As Christmas exam time draws closer, here are two under used hacks that might just give you the edge as you try to get the most out of upcoming revision time.

  1. Record yourself

With so many portable digital devices to play content on now, recording audio is a great option being availed of now by many students. This is an excellent revision hack if you have long commutes or spend a lot of time in the car. Playing back notes you have recorded is a very successful method of retaining information. I have recorded questions and answers for job interviews previously, where I called out a possible interview question and then proceeded to answer it as best I could. Recording information on various subjects has been helpful during my career, when different jobs and challenges emerged. The great thing about recorded audio is that it will always be at your fingertips and is easily accessed from multiple devices. You can also barter this material with your study buddy i.e. swap it for other audio content or even for a great set of their notes.

Bullet points, facts, and lists are ideal revision components that can be recorded to your phone and replayed again and again. Remember, you will need to repeat any learning process regularly to achieve success. Having a portable learning tool like your phone or a small hardback in your pocket is great to keep you tuned in when opportunities to catch up arise.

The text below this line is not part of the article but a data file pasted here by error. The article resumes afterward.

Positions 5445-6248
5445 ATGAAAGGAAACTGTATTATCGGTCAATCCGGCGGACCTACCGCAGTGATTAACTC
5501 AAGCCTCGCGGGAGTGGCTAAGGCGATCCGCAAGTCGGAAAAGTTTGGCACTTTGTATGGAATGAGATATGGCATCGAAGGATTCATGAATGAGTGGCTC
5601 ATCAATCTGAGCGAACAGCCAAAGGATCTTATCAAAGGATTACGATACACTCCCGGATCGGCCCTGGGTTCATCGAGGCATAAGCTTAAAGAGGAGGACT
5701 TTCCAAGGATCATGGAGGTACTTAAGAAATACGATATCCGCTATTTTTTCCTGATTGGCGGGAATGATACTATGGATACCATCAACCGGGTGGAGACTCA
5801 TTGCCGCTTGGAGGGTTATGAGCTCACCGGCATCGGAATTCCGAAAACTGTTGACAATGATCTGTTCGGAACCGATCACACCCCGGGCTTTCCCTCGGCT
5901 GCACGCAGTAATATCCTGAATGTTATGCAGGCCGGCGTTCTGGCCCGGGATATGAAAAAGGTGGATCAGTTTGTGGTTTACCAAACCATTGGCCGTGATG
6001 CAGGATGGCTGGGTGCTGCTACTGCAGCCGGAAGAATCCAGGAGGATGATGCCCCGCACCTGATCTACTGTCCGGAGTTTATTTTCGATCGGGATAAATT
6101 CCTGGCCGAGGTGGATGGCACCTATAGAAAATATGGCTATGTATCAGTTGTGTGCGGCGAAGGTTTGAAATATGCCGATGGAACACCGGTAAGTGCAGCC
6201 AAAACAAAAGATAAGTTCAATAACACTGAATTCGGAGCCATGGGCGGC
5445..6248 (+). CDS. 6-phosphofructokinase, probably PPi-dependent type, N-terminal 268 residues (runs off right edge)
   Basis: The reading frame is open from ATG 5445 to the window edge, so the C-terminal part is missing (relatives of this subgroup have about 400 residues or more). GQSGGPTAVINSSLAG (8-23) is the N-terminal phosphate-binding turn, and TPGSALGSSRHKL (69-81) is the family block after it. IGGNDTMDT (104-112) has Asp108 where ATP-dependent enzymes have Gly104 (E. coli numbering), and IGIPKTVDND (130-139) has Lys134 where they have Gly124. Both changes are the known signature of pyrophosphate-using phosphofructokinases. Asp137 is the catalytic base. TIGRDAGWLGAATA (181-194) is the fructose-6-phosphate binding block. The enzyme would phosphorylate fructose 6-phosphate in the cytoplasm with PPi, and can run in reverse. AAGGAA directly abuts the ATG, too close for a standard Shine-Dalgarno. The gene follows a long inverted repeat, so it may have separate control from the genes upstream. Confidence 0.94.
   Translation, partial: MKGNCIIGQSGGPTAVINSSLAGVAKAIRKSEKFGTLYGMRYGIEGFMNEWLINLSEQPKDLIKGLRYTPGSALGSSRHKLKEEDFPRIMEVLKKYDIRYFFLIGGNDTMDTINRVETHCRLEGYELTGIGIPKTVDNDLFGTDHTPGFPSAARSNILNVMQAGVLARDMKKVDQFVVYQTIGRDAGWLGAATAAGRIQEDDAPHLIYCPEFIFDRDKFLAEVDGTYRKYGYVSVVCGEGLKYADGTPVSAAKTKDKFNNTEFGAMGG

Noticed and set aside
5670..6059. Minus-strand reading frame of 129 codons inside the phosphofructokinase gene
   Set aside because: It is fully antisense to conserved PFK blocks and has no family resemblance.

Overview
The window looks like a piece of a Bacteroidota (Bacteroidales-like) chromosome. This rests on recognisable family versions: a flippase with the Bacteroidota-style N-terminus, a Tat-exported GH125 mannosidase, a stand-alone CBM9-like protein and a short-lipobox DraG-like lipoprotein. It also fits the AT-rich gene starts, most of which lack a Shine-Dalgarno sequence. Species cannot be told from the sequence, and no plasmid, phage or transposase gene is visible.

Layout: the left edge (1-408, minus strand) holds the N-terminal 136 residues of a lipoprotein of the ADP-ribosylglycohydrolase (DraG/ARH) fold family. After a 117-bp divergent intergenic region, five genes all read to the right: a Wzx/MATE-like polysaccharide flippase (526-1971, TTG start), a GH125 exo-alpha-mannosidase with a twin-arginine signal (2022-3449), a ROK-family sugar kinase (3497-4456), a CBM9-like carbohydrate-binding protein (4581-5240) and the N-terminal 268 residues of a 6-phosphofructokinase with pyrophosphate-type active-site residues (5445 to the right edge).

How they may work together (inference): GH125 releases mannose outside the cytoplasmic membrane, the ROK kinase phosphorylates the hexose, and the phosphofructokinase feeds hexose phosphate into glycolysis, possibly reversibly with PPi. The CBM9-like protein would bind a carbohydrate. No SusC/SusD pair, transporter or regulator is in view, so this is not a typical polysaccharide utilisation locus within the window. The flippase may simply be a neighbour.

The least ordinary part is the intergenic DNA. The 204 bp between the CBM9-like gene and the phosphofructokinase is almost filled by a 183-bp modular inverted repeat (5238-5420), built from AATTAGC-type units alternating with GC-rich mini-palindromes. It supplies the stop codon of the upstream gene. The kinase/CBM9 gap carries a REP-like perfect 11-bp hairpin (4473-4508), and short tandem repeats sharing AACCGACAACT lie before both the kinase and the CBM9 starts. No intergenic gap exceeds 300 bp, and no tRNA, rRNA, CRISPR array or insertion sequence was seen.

1. Rotate your learning

I feel it is important to rotate the type of learning you do in order to keep the brain fresh and interested. When you sit down at the start of the week to plan your Lifestyle (Study) Timetable, rotate your learning in each study block. This rotation tricks the brain into going longer. You should even rotate your place of study. For example, by studying a specific topic in the garden, it will make it easier to recall what you revised there, since you have created an association with this part of your home. Rotation could also involve going down the road to your grandparents or your local library to write some essays or update your hardback. Initiatives like this maintain freshness in your preparation. These ensure each homework or revision session gets the attention it deserves. A change is as good as a rest!

Rotating your learning means using multiple ways to take in and understand material and notes. There are so many ways you can acquire Information these days. Rotate your learning between reading, writing notes, developing summaries, listening to podcasts, recording something you have learned into your phone, playing back lists through your headphones, searching the Internet, reading out loud, getting someone to examine you, watching educational YouTube videos, watching educational tv programmes, watching ted talks, creating flashcards, summary hardbacks, using postits, sticking key notes up on your wall, underlining and highlighting or discussing a sub-topic with your friends in a study group etc. These are just some of the learning options available to you, which you could and should be using. Select and practice a number of these in order to try and find out what works for you. After that, rinse and repeat the winning formula. Joe